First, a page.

1) You have to be resourceful.

Gone are the days where I could settle in to a job search with my laptop, cup of coffee and some good tunes to keep me motivated. Now that I have a little guy on the move, I have to quarantine my laptop away from his grabby hands, and forget about a hot cup of coffee. These days, my job search is done by the light of the baby monitor, as I scroll through job postings on my phone while nursing my son to sleep. Only after bedtime does the laptop emerge to draft cover letters and submit applications. Luckily for us moms, time management and resourcefulness are desirable qualities to an employer.

2) Work/life balance takes on a whole new meaning.

It’s amazing how my priorities changed the instant I had a baby.  For my younger, single self, work/life balance meant happening to work a 12-hour shift on Christmas Eve instead of a 14-hour one, or having time left over after your closing shift to go have some late-night drinks with your coworkers. Now, work/life balance means family holidays and being home before bedtime.  And it’s more important than ever.

3) One word: benefits.

Sure the offer of benefits was great when it was only me to worry about. If the job provided them, great; if not, I simply never went to the doctor. Now, as the provider of health insurance and other ancillary benefits for my family, benefits–especially health benefits–are an indispensable part of a compensation package.

4) Setting up interviews requires careful alignment of the planets.

To make every effort to be as professional as possible, I’ve snuck away and hid from a chatty baby so that I could have some quiet and privacy in order to call a potential employer.  Email is an amazing invention, and I’ve even scheduled an interview via text (their initiative, not mine). I’m finding it helps to get creative when setting up interviews while a baby just wants to climb into your lap and steal whatever device you’re using out of your hands.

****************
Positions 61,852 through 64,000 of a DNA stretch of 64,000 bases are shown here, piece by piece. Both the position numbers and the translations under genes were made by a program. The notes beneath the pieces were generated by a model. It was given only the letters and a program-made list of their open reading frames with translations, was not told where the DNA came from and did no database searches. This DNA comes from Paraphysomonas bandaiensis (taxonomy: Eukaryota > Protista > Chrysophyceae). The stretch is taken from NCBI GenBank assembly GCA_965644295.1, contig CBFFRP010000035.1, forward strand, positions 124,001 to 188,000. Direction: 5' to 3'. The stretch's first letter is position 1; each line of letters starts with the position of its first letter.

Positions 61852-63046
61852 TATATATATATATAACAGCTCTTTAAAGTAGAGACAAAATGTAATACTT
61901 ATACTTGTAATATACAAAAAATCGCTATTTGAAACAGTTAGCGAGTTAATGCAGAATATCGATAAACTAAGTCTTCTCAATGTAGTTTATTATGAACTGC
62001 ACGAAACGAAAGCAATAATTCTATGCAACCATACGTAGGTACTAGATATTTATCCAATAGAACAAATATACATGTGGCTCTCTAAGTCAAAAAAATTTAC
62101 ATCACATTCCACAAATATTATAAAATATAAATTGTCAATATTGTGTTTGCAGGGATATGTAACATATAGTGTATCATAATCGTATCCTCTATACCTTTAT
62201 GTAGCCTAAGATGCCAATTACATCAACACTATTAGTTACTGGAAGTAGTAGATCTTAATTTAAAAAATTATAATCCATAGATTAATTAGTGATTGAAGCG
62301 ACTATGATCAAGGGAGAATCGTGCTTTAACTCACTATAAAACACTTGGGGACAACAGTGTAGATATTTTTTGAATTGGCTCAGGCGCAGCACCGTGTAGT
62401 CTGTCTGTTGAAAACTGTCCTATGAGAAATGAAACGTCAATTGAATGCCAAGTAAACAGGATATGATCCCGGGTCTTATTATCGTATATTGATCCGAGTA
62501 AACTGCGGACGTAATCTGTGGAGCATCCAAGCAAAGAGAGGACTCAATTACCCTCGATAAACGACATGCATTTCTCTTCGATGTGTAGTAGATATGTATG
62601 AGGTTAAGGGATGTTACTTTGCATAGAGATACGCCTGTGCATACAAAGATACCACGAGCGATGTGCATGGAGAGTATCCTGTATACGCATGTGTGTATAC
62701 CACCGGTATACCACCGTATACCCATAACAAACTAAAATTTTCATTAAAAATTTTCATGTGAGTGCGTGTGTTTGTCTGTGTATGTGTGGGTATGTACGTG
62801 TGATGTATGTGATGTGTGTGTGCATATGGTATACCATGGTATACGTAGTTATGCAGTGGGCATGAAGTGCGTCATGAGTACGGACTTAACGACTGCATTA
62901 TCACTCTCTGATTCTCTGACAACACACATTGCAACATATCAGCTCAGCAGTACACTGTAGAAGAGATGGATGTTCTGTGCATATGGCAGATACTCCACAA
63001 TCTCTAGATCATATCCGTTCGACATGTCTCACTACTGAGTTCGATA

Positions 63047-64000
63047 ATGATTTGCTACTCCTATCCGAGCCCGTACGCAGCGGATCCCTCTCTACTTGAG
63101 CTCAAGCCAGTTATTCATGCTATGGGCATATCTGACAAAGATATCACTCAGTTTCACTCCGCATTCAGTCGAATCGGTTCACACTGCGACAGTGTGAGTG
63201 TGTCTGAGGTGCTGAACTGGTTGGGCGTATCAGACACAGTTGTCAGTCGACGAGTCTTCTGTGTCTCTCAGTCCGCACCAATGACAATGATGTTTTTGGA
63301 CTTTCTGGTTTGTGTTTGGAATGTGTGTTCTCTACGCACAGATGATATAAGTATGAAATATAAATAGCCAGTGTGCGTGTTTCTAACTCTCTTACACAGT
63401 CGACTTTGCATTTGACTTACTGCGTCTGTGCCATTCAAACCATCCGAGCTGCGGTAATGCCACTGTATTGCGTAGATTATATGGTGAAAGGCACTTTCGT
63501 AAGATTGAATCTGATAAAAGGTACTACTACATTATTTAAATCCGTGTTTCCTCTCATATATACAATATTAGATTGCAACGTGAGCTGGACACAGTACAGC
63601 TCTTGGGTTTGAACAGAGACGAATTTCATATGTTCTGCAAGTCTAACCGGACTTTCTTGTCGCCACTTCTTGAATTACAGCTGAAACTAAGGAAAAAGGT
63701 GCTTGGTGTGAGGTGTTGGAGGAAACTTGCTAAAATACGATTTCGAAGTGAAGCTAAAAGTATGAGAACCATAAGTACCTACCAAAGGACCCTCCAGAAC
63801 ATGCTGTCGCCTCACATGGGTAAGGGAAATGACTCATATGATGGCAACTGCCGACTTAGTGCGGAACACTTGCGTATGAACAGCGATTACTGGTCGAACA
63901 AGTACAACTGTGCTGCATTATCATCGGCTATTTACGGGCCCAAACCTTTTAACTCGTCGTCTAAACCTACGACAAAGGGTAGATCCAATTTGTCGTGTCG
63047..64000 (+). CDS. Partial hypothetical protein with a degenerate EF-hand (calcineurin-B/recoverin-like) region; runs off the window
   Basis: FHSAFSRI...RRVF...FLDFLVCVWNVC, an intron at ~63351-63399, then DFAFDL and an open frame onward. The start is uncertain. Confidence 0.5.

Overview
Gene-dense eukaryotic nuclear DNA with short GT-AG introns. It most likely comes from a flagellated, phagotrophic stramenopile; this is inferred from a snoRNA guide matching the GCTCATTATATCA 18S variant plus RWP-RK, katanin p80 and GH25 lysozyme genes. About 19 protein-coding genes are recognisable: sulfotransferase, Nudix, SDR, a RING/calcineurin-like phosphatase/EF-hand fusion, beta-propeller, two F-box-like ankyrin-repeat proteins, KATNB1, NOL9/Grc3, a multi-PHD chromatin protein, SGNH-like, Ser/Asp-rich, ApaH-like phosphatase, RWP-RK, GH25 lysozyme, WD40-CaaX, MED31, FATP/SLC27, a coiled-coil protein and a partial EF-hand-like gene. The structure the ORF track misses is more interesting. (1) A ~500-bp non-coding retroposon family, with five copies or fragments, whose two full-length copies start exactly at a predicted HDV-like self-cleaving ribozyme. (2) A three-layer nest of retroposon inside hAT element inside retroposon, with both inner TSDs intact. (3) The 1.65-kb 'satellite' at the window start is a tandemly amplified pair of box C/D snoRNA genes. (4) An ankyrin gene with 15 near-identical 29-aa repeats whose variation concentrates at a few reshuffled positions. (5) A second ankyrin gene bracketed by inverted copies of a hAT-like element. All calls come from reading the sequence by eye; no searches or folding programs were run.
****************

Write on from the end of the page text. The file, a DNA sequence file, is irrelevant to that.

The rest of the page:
And then there’s the problem of finding a babysitter. Hopefully someone is free to watch the baby during your interview. Knowing a few people who might be available is key, but catching them available, often on very short notice, is even harder.

There are often many balls to juggle, and you haven’t even started the job yet.

5) My network is larger.

Having a mom network is a beautiful thing.  I’ve had many offers from fellow moms to help keep an ear out for any opportunities, and a mom who I spoke with in passing once at daycare offered to pass my resume along to her boss when there was an opening at her workplace.  I find that moms are well-connected and always willing to extend a helping hand.

Workin' hard for the money--and this kid.  Photo credit Gena Golas

Workin’ hard for the money–and this kid. Photo credit Gena Golas

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